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Are you looking for ways to get students involved in discussion earlier in the week?
Do you wonder about how students are responding to your course material?

Online Fashion Journalism Instructor Alexey Bulokhov (FSH 313: Style Icons and Fashion Objects), who also authored this online course, developed this strategy based on his prior experiences as a peer trainer in social justice and activism:

Alexey set up a separate discussion topic that stays open throughout the semester, where he encourages his students to give immediate feedback on the course material as they review it.

He emphasizes that the topic is explicitly designated as optional, ungraded and not counting towards their participation grade.

Here's what the topic says:

Topic title:  First Impressions

Note: The general title of this topic is "First Impressions," but Alexey edits the title each week to reflect the content of the current module. For example:

    • SMELLS LIKE... First Impressions (for a module on perfumery)
    • BACK TO BLACK... First Impressions (for a module on the Little Black Dress and Chanel)
    • WHAT'S IN THE BAG? First Impressions (for a module on handbags)

Topic description

I see many of us start the module earlier in the week and submit assignments later on. This makes sense, as you need time to process the information and prepare your response. I want to suggest something else to keep the ball rolling meanwhile... This is an optional space for you to share your first reactions to the module.


Did something strike you as WOW, OMG or WTF? An idea, an image, a reference that particularly moved you? Did something make no sense? Which point(s) made you go… huh, I should probably maybe look more into that? First impressions, really.

Participation in this Discussion thread can help us feel more connected and have more fun while getting through the content and the work.

Here is a sampling of students' comments:

  • Last week's module was a good introduction into what this class is going to be like. The one thing that surprised me was how hard it was to decipher what items in our closet are considered an iconic item and what are just a current trend.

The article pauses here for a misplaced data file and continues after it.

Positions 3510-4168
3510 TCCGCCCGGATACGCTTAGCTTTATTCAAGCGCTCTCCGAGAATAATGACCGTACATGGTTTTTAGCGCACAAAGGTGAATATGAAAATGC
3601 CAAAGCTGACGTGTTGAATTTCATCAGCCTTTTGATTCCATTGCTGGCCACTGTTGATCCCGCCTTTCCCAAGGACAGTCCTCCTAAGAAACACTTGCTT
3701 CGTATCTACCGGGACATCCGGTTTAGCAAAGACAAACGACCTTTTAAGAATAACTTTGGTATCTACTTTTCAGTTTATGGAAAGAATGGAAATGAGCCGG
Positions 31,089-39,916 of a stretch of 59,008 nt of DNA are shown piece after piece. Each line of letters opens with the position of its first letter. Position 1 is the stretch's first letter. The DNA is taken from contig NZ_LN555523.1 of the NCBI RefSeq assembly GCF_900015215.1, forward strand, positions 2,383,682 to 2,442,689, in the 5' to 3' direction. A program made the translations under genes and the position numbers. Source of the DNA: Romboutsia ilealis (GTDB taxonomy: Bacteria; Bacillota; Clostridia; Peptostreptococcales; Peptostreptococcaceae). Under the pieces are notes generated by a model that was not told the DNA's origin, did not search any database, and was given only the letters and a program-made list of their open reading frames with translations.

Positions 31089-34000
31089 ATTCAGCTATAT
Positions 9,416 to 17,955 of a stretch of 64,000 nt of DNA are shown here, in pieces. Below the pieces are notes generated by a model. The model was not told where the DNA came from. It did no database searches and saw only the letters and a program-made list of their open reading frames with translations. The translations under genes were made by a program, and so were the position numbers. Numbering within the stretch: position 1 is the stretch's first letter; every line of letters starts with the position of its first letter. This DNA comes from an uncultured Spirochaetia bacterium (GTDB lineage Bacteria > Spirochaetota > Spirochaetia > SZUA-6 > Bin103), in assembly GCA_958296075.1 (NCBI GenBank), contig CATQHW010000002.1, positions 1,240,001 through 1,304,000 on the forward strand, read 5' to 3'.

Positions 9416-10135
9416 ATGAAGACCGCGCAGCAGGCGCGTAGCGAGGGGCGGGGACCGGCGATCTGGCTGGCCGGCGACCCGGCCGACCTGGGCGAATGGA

• I've always admired fashion photography but didn't know much about its evolution. I never realized everything that goes into play for it and find it very interesting and good information to know.
  • The image that jumped out the most for me was the image of Karlie Kloss shot by Patrick Demarchelier. In design class I am working on a collection inspired by the homeless that is balanced out by the beauty of a botanical garden and I was filled with ideas on how to render my croquis from that image.
  • Now that we have been in class for about a month, I feel like I am settling into my schedule and classes much better.  I really enjoy this class because everything is so much fun.  I feel like I am learning a lot and my mind is being expanded in a new way that helps me explore fashion more, especially when I am looking through all the new fashion shows.  Overall this class is my favorite this semester because the energy is always so positive and upbeat which makes the class more fun and I feel that I am learning more and my mind is able to absorb the lessons much easier because I truly enjoy it. 
  • It was surprising to me that basic kind of bags such as plastic bags and lunch bags can be regarded as iconic bags. I had never think of the history and culture references of these bags before this module.
  • I have to say how excited I am for all the modules so far. It really starting to make sense to me what makes something iconic and how some garments, shoes and bags continue to be relevant over the years. What I love is that we get to see the story behind it. This module I have been obsessed with the craftsmanship of luxury bags and have been watching videos non stop. It has also been amazing to know where the names come from and start understanding more about their design and meaning.

Alexey describes his experience with this topic:

So far I have found this thread to be an insightful pulse-checker for both the course and the class. As an instructor and course author it helps me understand and keep track of:

  • how the content comes across and it delivers its message;
  • how information from this course impacts students' work/learning/life elsewhere;